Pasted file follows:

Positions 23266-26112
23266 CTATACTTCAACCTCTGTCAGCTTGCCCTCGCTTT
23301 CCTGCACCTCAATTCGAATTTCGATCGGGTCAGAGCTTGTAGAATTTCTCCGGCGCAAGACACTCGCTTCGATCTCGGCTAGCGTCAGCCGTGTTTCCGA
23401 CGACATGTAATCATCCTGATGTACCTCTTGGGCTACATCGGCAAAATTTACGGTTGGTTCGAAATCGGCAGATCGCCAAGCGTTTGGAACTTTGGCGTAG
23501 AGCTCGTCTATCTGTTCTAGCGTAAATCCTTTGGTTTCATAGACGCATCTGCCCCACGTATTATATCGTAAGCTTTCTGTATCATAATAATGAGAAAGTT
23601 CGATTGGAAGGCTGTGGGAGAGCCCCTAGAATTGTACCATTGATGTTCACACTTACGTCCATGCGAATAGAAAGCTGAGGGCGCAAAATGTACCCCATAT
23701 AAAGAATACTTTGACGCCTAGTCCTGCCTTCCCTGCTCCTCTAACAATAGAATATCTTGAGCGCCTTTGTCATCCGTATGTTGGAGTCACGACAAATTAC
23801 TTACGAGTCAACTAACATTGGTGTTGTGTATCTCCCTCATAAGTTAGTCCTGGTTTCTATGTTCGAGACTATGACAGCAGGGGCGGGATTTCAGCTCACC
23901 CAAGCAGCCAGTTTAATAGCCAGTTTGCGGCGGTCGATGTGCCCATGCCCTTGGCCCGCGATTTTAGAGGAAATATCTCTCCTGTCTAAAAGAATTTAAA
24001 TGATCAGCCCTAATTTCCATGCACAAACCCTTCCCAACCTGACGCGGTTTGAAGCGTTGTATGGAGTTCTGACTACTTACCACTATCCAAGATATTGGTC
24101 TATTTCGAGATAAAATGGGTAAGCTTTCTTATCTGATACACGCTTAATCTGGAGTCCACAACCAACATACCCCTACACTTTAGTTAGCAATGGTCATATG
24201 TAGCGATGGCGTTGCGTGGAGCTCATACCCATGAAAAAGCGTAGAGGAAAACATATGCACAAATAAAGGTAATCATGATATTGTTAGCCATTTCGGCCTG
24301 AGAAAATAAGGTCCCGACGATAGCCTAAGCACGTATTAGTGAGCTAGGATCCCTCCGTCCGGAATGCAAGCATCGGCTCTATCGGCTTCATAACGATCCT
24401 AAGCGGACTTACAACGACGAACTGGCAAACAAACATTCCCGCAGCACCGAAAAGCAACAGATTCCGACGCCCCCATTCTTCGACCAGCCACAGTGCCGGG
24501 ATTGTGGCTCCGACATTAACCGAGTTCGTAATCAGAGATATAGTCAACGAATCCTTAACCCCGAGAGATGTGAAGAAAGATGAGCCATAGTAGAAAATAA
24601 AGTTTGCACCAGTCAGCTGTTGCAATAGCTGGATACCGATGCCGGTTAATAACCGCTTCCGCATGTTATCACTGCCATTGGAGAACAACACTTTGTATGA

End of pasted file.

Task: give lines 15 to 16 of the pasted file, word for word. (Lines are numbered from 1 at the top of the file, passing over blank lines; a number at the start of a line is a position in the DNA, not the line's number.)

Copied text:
24501 ATTGTGGCTCCGACATTAACCGAGTTCGTAATCAGAGATATAGTCAACGAATCCTTAACCCCGAGAGATGTGAAGAAAGATGAGCCATAGTAGAAAATAA
24601 AGTTTGCACCAGTCAGCTGTTGCAATAGCTGGATACCGATGCCGGTTAATAACCGCTTCCGCATGTTATCACTGCCATTGGAGAACAACACTTTGTATGA